By: Andrew Brooker 2/17/2016


The Harvard Refuse, Inc. (HRI) landfill, located in Cuyahoga County, Ohio, operated from approximately 1949 until 1988 and has never been properly closed. It is one of many so-called “orphaned” landfills in Ohio, although its current ownership status is more complicated than most orphaned facilities.

Site Description

The Facility is located at 7720 Harvard Avenue, Cleveland, Cuyahoga County, Ohio. The Facility is under the jurisdiction of two approved health departments: Cuyahoga County Board of Health (CCBH) and Cleveland Department of Public Health (CDPH). The Facility contains approximately 65-acres of waste and is bisected by Mill Creek (approximately 70-feet deep) and by railroad tracks. The previous owners have filled in the flood plain and most of the valley, leaving only a narrow channel for Mill Creek.

The Facility can be described by seven waste areas in three municipalities: the City of Cleveland (Cleveland), the Village of Cuyahoga Heights (Cuyahoga Heights), and the City of Garfield Heights (Garfield Heights). The waste areas, waste types, and municipalities from north to south are identified below. All acreages and waste type information is approximate, based on historic documentation:

  1. 0.92-acres of construction and demolition debris (C&DD) waste within Cleveland;
  2. 1.88-acres of exempt waste within Cleveland;
  3. 15.92-acres of solid waste (SW) predominately within Cleveland and about 0.7-acres of the southernmost waste area within Cuyahoga Heights;
  4. 1.95-acres of SW within the Cleveland and about 0.1-acres of the southwestern waste area within Cuyahoga Heights;
  5. 16.85-acres of suspected mixed municipal solid waste (MSW) and C&DD within Cuyahoga Heights and about 0.5-acres of waste located the northwest section within Cleveland;
  6. 16.67-acres of SW, whereby approximately 8.77-acres of the western waste area is within Cuyahoga Heights, about 1.7-acres of the northeastern waste area is within Harvard Overview, Cleveland, and roughly 6.2-acres of the southeastern waste area is within Garfield Heights; and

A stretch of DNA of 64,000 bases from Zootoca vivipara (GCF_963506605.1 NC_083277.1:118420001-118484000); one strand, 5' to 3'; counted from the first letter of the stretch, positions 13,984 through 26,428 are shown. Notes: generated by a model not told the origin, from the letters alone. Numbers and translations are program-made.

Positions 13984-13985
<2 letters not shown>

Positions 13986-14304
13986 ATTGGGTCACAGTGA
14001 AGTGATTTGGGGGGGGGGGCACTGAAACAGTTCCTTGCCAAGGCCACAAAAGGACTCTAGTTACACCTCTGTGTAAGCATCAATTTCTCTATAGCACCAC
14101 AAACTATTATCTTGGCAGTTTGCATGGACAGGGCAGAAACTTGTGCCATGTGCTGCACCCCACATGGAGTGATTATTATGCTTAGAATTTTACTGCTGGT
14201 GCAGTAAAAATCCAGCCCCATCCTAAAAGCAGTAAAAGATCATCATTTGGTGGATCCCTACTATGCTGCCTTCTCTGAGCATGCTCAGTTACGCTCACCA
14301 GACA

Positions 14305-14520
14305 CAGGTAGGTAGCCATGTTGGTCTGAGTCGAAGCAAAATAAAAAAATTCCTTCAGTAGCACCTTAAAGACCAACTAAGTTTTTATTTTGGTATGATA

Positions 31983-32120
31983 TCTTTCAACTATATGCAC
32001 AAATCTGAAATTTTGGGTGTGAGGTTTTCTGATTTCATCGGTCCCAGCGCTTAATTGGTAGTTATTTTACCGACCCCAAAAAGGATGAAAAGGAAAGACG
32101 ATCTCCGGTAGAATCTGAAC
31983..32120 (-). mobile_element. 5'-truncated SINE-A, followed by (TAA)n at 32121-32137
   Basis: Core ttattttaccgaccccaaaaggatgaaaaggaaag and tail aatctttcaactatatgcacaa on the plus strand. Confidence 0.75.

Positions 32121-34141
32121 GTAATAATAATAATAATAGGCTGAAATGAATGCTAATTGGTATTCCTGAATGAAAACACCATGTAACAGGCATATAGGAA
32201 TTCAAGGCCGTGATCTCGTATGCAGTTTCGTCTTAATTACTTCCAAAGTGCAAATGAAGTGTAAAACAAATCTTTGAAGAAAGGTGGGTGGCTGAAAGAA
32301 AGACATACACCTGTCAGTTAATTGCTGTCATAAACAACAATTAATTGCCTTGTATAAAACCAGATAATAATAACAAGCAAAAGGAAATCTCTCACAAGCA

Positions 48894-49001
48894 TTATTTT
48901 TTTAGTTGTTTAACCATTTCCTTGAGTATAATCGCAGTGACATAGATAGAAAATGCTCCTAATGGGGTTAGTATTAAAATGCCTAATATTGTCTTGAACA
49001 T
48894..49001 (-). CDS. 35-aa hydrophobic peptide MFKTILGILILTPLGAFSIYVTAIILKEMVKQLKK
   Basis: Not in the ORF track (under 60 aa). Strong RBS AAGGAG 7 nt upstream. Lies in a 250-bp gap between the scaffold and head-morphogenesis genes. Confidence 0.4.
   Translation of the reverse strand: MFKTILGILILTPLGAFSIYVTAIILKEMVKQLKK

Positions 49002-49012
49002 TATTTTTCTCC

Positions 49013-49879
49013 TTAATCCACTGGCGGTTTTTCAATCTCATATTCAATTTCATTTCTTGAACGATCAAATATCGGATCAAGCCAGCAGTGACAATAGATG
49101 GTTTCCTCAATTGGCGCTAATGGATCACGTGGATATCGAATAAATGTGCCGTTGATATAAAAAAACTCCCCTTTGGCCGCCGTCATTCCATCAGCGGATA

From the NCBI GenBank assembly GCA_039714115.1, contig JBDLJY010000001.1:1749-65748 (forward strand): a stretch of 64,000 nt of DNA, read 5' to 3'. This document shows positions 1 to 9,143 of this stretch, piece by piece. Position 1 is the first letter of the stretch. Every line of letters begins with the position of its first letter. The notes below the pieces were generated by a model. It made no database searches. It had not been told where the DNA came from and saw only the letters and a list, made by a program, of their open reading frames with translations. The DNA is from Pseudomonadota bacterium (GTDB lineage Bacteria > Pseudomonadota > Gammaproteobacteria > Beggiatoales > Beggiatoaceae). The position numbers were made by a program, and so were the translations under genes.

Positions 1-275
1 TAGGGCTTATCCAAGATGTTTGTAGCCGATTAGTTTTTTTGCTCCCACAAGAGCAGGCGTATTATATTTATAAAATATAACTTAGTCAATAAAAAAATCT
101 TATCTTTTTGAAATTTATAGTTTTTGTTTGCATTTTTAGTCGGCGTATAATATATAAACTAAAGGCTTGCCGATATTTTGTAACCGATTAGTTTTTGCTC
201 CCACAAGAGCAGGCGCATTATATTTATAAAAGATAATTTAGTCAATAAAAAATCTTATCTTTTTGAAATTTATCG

7. 10.04-acres of C&DD waste entirely within Cuyahoga Heights.

The total acreage of the site is approximately 100 acres, including the approximately 65 acres of waste areas identified above and surrounding property.

Site History

The following highlights the site history and site conditions:

  • The Facility is a pre-1968 grandfathered solid waste facility that operated under a plan previously approved by the State of Ohio;
  • The SW portion of this Facility operated from approximately 1949 to 1988; the C&DD portion operated into the 2000s.
  • Stan Lojek/HRI purchased the landfill in late 1982;
  • The filling activities, including the solid waste landfill, have created steep slopes next to Mill Creek. Most of the lower slope angles are 1:1 to 2:1. Seasonal flash flooding undercuts the lower slopes and causes portions of the undercut slopes to fall into Mill Creek;
  • The Facility has also had persistent problems with leachate outbreaks entering Mill Creek and explosive gas migration. In the 1980s, explosive gas migrated into nearby sewers and exploded;
  • Despite the undercutting and leachate problems, Mill Creek remains relatively healthy as it passes through the Facility boundaries.
  • Beginning in about June of 2014, the explosive gas monitoring wells on the western and eastern borders of the Facility registered potential explosive gas conditions within and beyond the landfill property boundaries. Many of these gas monitoring wells are located either adjacent to or within residential properties.